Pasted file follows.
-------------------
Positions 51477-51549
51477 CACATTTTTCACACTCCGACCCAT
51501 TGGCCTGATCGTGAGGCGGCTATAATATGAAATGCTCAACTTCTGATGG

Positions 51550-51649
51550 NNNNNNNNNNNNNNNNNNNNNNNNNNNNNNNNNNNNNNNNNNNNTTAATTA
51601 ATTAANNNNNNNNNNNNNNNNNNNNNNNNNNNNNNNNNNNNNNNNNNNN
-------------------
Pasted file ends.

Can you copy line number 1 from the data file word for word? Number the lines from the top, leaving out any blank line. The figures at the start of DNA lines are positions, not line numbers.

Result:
Positions 51477-51549